An oral tradition used to powerful effect
By using his poetry to engage people and raise the debate on social issues, Hamze is helping to challenge attitudes and create a more caring society.
Surrounded by beautiful mountains and eye-catching scenery, Borama, a town on the Ethiopian border, is a centre of learning and the home of Amoud University, the first opened in Somaliland. Presidents, politicians, business people and poets have graduated from this famous university – it’s the place where tomorrow's leaders are made.
In the beginning
Among the university’s young graduates is a 23-year-old poet, Hamze. The Work in Progress! (WiP!) program staff had a conversation with him in his hometown, Borama. Hamze was raised by his caring parents with nine other siblings and recognizes the great start he had: “My parents are my world. I remain obedient to them,” he says.
Hamze studied Public Administration and Law, but is now using his legal and social knowledge to write poetry to inspire others who may compose songs about tribalism and ‘Tahriib’ (migration). In his poem, Waayo-Dhugad (Life experience), for instance, he warned against rape:
Ruined my future in a night,
You [rapists] took my pride,
And kept my tears rolling down my cheeks.
Hamze is becoming well known for his activity. In 2014, he won second prize in a poetry competition held at Borama, and he was acknowledged as one of the most influential youth in Awdal region in 2018. His campaigning on social issues, especially his fight against rape, was finally recognized.
By word of mouth
Hamze’s dream is to motivate young people to change, by supporting their initiatives to reflect on their concerns, for instance through song. His close friends, however, were sceptical about Hamze’s social activities. They rather doubted his ability to make a difference in their social environment. "My friends believe song-writing is just a waste of time," he explained. “But I insisted on continuing no matter how much they challenged me, because I believe that my people have an oral tradition, and word of mouth is so strong.”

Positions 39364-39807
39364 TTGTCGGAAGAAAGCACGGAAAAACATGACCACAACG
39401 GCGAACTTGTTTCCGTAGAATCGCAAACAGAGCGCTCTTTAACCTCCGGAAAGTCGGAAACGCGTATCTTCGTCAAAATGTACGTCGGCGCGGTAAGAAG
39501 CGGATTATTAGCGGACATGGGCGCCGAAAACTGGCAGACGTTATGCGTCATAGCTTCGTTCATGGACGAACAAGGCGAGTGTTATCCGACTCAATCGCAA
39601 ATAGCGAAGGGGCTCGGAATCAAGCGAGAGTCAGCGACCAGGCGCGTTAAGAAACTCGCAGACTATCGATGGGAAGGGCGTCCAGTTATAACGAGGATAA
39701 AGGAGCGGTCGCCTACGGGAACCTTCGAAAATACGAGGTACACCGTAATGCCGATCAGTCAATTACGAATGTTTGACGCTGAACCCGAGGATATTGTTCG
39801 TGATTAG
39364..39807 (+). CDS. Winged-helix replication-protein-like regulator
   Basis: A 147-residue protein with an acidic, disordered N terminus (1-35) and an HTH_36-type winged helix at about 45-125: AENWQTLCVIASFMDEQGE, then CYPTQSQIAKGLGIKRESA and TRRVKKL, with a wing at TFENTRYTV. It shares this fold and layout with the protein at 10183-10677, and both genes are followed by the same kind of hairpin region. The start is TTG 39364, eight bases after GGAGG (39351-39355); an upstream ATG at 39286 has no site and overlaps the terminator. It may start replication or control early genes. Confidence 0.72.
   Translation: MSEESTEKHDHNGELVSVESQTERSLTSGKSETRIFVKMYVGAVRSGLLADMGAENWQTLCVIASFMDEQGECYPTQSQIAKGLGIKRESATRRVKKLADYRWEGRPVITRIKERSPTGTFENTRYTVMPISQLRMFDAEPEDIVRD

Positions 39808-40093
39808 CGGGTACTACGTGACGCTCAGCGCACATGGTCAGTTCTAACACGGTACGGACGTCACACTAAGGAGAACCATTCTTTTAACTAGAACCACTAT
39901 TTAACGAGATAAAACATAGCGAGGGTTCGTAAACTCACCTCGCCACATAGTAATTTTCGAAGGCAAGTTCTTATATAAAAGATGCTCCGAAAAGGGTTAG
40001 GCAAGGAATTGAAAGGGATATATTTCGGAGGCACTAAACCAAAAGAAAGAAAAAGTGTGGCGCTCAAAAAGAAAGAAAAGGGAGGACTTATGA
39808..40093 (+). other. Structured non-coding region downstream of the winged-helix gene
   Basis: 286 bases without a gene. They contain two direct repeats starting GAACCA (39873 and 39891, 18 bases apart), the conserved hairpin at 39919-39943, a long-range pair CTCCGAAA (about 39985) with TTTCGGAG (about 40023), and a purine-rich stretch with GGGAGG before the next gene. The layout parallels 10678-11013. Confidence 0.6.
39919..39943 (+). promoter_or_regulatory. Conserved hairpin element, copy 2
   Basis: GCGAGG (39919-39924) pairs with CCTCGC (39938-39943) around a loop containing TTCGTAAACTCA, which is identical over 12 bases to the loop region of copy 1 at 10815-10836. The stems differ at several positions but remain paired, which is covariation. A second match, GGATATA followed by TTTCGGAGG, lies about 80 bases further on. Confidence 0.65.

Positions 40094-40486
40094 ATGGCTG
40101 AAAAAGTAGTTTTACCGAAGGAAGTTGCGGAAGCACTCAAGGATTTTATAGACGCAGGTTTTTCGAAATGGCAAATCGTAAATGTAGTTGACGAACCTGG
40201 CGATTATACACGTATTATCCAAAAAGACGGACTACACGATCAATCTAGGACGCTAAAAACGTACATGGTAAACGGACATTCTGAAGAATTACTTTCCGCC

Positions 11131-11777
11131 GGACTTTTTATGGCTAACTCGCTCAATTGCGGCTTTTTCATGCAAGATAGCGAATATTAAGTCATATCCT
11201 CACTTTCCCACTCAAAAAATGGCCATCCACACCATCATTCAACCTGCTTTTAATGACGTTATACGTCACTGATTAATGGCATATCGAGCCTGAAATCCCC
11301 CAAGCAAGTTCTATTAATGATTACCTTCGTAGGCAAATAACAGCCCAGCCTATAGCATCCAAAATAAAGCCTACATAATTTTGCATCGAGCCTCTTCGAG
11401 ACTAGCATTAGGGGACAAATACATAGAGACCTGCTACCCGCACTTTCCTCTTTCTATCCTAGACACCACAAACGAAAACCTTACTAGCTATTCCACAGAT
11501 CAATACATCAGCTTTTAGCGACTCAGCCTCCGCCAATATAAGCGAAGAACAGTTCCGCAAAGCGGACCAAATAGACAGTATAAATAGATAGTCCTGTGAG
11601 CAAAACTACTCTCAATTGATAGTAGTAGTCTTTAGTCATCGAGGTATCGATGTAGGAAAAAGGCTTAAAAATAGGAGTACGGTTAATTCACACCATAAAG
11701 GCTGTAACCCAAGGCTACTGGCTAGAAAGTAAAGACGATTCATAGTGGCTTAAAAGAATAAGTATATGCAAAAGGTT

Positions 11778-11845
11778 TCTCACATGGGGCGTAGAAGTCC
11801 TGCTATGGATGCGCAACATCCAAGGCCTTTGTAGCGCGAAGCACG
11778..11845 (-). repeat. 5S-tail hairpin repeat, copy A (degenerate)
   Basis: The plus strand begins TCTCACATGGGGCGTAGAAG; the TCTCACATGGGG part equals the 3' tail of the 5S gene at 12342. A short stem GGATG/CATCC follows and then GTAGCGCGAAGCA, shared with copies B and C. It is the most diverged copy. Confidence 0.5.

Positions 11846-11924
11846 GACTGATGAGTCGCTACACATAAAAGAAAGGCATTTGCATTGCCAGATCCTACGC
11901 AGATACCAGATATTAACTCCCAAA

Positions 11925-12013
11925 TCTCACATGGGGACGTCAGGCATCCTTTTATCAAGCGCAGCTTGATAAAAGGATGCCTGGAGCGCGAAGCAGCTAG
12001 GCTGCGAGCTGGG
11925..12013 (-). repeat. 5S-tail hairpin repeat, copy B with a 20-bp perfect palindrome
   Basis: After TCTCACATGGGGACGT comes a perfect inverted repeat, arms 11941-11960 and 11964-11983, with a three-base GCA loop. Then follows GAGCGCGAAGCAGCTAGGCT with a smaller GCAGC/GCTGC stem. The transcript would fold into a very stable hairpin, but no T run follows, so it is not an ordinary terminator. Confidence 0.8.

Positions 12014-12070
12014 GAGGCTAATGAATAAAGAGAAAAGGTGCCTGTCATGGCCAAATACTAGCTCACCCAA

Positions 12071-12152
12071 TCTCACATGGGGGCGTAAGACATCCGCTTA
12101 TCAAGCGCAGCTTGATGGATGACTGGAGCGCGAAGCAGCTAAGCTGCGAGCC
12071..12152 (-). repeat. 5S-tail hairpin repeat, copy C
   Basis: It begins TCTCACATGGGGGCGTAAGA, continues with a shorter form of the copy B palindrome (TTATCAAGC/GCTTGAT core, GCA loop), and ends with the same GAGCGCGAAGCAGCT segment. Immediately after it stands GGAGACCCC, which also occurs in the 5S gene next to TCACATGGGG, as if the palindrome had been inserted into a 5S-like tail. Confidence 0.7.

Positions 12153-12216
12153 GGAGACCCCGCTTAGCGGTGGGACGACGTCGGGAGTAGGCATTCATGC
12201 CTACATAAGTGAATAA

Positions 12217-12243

A pioneer for change
Despite the resistance from his friends, Hamze soldiered on, writing poems and songs with little or no support from the community. He was convinced that what he was doing had value, and he showed considerable resilience by persisting with his idea. And now he is famous for his peace poems and songs, which has slowly earned him respect among his peers.
Hamze’s messages are delivered via social media (see the links below) and local television stations, which has enabled him to reach the Somali diaspora in North America and Europe.
The power of song
“Poetry is art and expression, and has been in my blood since my childhood,” says Hamze. His ambition now is to change Somaliland society through the power of songs and poetry. "If you want people to develop their country, young people are the starting point – they have the drive and stamina to pioneer changes,” he concludes.
Hamze‘s story is part of the multiyear campaign, kicked off on International Youth Day 2019 by the Empower Youth for Work program and the Work in Progress! alliance. The campaign aims to support the national influencing work of the respective programs by joining forces with local role models. The ripples of #Iwasthere are spreading out around the world and these stories are proof that change can happen anywhere – we hope they will inspire you, too, to become an active citizen.
Why these stories?